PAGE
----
In the last two decades demographic indicators of the region have improved tremendously and the total fertility rate for the Middle East and North Africa is currently estimated at about 3 children per woman. Even in such a deeply fundamentalist country as Saudi Arabia the TFR has dropped to below 4 from 6 over the span of barely two decades. Nevertheless, however impressive the demographic achievements of the Middle East have been lately, they too all belong to the category of "Too little, too late". Despite the rapid decline of the Arab fertility in the Middle East, that went in parallel with similar processes in Iran/Turkey, in many parts of the region the population growth is still proceeding at rates that can be hardly considered reasonable (never mention that many parts of the region can take no more population growth whatsoever). While in Iran and a large part of North Africa population growth has slowed down to 1% and less, demographic explosions are still going strong in Syria and elsewhere due to the population momentum accumulated through the past decades of record high fertility rates. Taking into account that people don't start marrying and searching for work until they are about 20 years old, this means that in many parts of the region the worst is yet to come. The pressure on already depleted and exhausted resources will continue increasing at a time when a big part of these resources is set to be destroyed by climate change and overexploitation.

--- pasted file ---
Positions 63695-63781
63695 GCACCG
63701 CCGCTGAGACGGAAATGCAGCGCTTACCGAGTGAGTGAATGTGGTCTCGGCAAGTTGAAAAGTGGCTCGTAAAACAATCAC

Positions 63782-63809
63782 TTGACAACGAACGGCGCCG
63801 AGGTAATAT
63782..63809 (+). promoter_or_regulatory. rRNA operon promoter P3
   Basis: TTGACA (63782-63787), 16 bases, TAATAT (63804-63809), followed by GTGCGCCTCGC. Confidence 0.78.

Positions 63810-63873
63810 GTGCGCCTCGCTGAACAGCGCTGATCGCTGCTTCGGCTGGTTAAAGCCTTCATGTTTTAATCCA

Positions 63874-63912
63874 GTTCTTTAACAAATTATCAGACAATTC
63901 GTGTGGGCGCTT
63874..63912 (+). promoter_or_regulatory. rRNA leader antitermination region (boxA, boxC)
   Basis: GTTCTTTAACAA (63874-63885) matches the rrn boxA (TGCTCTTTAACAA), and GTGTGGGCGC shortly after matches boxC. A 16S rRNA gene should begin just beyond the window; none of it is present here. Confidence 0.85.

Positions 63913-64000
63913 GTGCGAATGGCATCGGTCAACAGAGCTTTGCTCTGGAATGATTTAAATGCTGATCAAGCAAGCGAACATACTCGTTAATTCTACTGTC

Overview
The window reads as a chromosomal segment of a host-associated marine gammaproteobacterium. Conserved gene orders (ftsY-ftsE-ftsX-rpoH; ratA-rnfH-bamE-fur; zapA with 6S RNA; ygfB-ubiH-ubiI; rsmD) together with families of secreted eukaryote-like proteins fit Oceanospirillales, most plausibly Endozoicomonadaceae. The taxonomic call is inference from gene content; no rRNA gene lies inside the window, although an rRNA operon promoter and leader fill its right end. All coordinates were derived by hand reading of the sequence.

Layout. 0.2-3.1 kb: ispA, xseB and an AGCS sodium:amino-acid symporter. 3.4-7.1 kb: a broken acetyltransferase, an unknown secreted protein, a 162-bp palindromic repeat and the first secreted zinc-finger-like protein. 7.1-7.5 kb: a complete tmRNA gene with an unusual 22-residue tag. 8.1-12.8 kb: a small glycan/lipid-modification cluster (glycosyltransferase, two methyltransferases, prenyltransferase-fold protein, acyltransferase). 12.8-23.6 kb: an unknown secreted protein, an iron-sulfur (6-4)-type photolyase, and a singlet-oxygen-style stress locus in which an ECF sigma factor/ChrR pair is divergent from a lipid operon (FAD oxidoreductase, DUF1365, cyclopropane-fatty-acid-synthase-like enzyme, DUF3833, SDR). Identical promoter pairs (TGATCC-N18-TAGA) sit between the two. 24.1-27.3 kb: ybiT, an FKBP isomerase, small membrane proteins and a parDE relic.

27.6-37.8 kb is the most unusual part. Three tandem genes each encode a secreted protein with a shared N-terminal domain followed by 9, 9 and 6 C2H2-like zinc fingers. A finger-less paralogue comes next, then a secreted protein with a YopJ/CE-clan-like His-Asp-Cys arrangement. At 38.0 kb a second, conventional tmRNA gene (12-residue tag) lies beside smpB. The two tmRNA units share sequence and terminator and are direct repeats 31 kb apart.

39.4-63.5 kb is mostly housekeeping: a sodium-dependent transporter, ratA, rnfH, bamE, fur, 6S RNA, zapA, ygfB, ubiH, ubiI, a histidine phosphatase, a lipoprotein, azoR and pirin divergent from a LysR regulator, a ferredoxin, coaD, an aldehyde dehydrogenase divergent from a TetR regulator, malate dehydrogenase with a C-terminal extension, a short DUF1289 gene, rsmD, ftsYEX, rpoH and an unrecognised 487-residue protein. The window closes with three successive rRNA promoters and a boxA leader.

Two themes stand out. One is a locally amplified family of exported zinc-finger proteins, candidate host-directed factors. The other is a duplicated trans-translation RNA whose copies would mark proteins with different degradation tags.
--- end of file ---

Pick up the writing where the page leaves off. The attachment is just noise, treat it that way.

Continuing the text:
The situation may turn even uglier if amidst the worsening social conditions and simmering discontent the dictators start losing control over their populations setting on the loose sectarian, fundamentalist and other beasts that are loudly begging to be released into the wild. The sectarian beast was recently on the loose in Iraq and Sudan and the extreme violence that followed, and the elevated number of casualties as well, should make some to miss a few heartbeats at the mere thought of this possibility. Yemen will be the first to go and its imminent collapse should send waves of refugees and may even initiate a chain reaction across the region as a last rehearsal before the main event.

In the present situation of the global overpopulation meeting a massive climate change, the world's best hope is, ironically, that very Russia now at loggerheads with the West all over the place. The amount of land that Russia can commit to agriculture is hardly imaginable and it can grow even more as global warming raises temperatures over Russia's northern regions. However, Russia is facing the danger of depopulation itself, and its rural populations seem to have been reduced to the state of China's coastal provinces at the time of the Opium wars due to the unending epidemic of chronic alcoholism. The attempts at reforms based on encouraging private farming have largely failed, at least Russia is so massively underperforming in terms of agriculture compared to its potential, that at the current rate it will fail to rise to the challenge. To become the Saudi Arabia of agriculture Russia needs industrial scale agriculture driven by huge corporations and based on a massive import of workforce from abroad. Given that Russians are slow learners who don't get the point until falling into the same pitfall for at least three times, the rescue team should not be expected to arrive any time soon and even when it does, it won't work for free.